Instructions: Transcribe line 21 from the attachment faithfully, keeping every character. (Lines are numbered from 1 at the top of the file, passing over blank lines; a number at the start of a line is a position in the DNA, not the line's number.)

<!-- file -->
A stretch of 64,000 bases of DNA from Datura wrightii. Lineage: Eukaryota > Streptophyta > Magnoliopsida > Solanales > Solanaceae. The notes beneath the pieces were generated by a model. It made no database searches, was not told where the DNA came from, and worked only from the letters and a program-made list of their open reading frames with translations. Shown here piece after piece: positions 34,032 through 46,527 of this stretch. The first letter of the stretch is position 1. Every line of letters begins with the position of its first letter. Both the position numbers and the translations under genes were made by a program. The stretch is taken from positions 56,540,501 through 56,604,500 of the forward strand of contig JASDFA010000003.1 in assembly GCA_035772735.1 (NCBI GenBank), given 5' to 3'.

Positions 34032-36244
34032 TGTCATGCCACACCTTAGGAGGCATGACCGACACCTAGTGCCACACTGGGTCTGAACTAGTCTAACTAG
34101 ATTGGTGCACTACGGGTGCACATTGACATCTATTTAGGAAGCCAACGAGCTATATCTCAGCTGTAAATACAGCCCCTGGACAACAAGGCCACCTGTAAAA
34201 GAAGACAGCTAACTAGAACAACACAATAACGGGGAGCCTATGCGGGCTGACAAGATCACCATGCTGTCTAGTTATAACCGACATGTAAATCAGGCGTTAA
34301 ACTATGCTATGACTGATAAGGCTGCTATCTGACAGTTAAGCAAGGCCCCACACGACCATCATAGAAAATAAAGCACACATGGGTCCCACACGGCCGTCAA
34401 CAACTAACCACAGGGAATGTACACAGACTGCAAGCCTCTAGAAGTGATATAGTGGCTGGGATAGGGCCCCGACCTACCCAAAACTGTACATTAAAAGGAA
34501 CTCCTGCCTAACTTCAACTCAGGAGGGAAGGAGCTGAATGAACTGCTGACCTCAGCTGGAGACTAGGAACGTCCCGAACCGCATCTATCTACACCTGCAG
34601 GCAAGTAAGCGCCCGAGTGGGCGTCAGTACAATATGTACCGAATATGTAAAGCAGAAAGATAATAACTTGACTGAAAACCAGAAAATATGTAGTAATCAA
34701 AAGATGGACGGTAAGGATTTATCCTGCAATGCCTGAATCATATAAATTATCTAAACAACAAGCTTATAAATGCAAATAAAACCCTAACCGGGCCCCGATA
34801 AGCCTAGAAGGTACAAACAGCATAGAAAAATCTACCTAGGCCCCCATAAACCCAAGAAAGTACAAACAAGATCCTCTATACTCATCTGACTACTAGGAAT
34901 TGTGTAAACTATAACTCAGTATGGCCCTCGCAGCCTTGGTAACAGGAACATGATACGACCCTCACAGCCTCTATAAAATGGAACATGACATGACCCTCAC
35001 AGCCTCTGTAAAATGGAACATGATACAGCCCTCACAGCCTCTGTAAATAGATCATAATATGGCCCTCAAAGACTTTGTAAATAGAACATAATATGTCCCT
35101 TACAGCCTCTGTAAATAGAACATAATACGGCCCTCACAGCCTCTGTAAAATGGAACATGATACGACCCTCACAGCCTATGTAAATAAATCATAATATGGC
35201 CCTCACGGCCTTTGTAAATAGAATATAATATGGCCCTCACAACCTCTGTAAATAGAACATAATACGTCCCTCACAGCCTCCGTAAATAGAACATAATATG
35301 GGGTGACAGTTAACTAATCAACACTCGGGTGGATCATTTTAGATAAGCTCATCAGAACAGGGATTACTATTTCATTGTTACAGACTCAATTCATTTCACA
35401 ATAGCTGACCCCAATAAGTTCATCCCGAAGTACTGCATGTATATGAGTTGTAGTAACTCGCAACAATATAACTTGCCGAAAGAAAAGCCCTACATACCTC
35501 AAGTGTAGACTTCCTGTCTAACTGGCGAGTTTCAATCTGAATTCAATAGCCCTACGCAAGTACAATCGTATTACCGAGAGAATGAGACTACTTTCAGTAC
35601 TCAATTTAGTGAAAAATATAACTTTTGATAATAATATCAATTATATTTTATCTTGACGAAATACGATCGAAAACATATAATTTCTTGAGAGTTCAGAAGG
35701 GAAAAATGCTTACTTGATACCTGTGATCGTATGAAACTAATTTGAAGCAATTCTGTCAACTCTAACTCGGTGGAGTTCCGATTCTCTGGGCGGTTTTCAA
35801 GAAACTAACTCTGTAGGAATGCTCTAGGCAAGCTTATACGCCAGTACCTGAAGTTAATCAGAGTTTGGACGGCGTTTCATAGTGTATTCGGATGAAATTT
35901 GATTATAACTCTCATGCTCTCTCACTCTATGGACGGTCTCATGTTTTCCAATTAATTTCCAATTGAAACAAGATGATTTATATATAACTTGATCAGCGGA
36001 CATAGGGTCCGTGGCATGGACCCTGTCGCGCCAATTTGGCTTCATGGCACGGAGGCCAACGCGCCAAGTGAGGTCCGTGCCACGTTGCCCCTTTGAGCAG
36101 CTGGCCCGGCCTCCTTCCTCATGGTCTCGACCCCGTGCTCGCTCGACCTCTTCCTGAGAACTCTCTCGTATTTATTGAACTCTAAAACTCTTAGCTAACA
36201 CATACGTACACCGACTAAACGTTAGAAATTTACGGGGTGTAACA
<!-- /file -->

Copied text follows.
35801 GAAACTAACTCTGTAGGAATGCTCTAGGCAAGCTTATACGCCAGTACCTGAAGTTAATCAGAGTTTGGACGGCGTTTCATAGTGTATTCGGATGAAATTT